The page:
DARPA enters uncharted network territory

'As platforms enter a battle zone, the network must create itself, adjust and adapt to conditions as they occur'all without human interaction,' DARPA director Anthony J. Tether says.

Courtesy DARPA and the Army

Agency asks for help with new battlefield protocol, OS

ANAHEIM, Calif.'If pilot efforts at the Defense Advanced Research Projects Agency pan out, the battlefields of tomorrow will swarm with self-propelled attack vehicles reliant on advanced software and networking gear.

The agency this month'at the DARPA-Tech 2004 conference'cast a keen eye on IT concepts to boost performance of both humans and machines.

The Defense Department has stringent, if long-range, orders from Congress to automate its war machinery. By 2015, a third of all ground combat vehicles must be unmanned. Lawmakers also have demanded DOD expand use of robotic aircraft.

Ground vehicles or aircraft that Defense teams can drive remotely or are self-directed would take on many of a soldier's dangerous, dirty or dull tasks. Small sensor-heavy craft, able to stay alert far longer than human spies, would also conduct reconnaissance missions.

In keeping with its goal of network-centric warfare, DOD wants to network all these new vehicles so information they collect can be shared across units with greater reliability than via today's networks.

Left on their own

'As platforms enter a battle zone, the network must create itself, adjust and adapt to conditions as they occur'all without human interaction,' DARPA director Anthony J. Tether said. Combat networks 'must bring new platforms into the network as they arrive and automatically drop departing platforms.'

To enable this sort of network-driven warfare, DARPA is taking a hard look at radically improving, or discarding altogether, some long-held network fundamentals.

'The packet network paradigm probably needs to change,' said Col. Tim Gibson, program manager for DARPA's Advanced Technology Office. 'I'm not advocating throwing out the Internet Protocol completely, but we absolutely must have some mechanism for assigning network capabilities to different users, and that capability has to scale to large numbers of devices automatically.

'Static networks are no good for tomorrow's battlefield because everything will move around all the time. What we need is dynamic scalability.'

DARPA wants to fund development of new protocols or enhancements to IP that will let nodes, such as computers, automatically sign on to networks in their vicinity.

Another aspect that hampers network flexibility is the seven-layer Open Systems Interconnection stack, long the foundation for building network protocols.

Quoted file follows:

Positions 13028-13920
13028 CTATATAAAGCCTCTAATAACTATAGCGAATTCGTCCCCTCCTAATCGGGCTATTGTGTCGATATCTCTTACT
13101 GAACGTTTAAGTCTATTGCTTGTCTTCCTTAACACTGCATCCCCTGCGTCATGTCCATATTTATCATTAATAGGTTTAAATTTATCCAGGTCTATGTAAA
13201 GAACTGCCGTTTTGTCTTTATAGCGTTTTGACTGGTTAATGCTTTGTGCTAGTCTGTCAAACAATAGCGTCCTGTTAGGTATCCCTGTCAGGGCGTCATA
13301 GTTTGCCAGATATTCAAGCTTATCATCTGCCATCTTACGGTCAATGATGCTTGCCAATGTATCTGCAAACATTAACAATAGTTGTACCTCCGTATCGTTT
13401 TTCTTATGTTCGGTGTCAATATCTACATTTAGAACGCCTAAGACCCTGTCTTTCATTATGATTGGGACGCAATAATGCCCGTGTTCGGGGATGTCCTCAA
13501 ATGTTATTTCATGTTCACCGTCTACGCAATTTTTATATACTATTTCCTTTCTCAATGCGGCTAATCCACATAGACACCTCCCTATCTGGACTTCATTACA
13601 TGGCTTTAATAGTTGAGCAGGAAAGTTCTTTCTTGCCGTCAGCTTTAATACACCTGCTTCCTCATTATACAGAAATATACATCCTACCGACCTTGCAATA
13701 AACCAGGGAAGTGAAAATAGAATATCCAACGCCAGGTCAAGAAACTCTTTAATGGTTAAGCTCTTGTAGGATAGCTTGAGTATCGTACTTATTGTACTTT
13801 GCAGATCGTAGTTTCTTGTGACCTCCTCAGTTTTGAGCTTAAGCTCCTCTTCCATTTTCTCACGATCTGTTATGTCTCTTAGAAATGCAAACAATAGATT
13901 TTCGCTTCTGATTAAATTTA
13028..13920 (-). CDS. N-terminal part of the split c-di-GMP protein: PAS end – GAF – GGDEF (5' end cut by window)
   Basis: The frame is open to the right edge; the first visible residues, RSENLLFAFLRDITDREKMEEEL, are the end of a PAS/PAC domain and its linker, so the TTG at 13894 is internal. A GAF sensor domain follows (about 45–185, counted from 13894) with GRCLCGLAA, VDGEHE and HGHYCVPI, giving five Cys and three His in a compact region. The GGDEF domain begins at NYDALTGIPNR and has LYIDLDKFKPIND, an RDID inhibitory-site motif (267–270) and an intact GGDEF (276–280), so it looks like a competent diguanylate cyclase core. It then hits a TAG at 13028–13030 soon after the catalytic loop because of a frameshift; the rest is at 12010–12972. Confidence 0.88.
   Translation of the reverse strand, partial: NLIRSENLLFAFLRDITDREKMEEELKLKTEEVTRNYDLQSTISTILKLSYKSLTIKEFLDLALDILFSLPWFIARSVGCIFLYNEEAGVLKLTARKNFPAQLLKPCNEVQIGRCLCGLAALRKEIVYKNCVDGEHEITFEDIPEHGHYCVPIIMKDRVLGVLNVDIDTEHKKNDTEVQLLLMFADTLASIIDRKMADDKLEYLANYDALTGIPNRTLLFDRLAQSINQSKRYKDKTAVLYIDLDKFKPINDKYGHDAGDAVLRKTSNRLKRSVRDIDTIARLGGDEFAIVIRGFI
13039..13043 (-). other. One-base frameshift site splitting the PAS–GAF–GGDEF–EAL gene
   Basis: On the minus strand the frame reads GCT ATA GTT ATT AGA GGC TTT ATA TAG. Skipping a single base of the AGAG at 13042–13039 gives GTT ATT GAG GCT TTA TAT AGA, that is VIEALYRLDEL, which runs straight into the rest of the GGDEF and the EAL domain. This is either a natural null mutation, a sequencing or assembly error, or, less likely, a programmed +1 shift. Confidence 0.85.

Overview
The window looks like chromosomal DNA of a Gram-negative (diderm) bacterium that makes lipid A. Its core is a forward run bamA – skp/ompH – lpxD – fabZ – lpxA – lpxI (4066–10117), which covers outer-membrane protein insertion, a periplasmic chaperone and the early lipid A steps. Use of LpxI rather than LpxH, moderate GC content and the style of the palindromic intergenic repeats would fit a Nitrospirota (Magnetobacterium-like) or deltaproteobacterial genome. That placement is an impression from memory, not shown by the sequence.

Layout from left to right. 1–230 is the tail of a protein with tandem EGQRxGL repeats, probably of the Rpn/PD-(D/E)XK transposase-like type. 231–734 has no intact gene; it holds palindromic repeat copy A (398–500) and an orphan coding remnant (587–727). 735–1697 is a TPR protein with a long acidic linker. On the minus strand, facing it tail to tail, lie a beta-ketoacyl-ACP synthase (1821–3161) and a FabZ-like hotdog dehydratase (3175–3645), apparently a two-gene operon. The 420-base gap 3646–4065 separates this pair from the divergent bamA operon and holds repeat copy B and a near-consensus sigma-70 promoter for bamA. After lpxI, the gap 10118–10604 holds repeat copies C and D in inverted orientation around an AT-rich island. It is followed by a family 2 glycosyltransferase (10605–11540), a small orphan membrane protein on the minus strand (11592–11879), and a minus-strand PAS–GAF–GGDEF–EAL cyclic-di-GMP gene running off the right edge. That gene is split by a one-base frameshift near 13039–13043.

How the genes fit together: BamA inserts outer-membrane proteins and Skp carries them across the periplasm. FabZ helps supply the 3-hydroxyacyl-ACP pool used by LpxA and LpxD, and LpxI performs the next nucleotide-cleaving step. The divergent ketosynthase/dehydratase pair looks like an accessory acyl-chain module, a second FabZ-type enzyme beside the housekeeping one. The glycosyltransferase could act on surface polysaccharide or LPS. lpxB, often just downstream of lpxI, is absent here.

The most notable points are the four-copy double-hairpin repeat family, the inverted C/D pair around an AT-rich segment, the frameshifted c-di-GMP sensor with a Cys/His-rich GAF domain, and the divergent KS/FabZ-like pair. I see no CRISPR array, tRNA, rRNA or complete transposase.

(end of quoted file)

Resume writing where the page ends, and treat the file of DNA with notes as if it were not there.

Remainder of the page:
The OSI model was not designed for wireless devices, said Reggie Brothers, a DARPA program manager.

'The model served us pretty well for the stable, predictable world of wireline communications,' Brothers said. 'Mobile networks are nothing like that. They are unpredictable and highly variable. We need to think of different layers of the stack relating to one another directly, like a mesh, instead of one level up to the next.'

That flexibility should be a characteristic not only of platforms leaving or entering a network, but also of the network elements themselves. DARPA is looking for technologies that will 'relay nodes that autonomously reposition themselves in the battlespace according to the state of the network, the mission requirements and the communications priorities,' Gibson said.

Defense's R&D arm must spur the development of technologies to underpin these visions. For this year, DARPA received about $3 billion to devote to long-term investment. The agency funds ideas too experimental to interest companies looking for a likely return on investment.

Some of these funds will build on technology successes from recent deployments. One such success of the past year's conflict in Iraq is the reconnaissance support provided by unmanned aerial vehicles.

Remotely controlled by human operators, Global Hawk and Predator UAVs, both developed in part by DARPA, surveyed battle areas and reported back intelligence data.

As a follow-on, DARPA wants to take the next step in what it sees as UAV evolution: unified, networked teams of aircraft and ground systems. In October, DARPA along with the Air Force and the Navy set up the Joint Unmanned Combat Air Systems program with a four-year, $5 billion budget.

Must-have item

J-UCAS will oversee development of 'a collection of unmanned, weaponized, high-performance aircraft operating together in dangerous hostile airspace and fed by information from a variety of other battlefield sources,' said Mike Francis, J-UCAS program officer.

A crucial element will be the operating system, J-UCAS program manager Marc Pitarys said. Rather than use an existing OS, DARPA will fund the development of a unique OS for networked UAVs. The Common Operating System will handle command, control, communications, weapons management and mission planning.

The OS will not be 'single, monolithic software hosted on a central processing element,' Pitarys said. 'It is not like Unix, Linux or any of the available operating systems.'

About the Author

Joab Jackson is the senior technology editor for Government Computer News.


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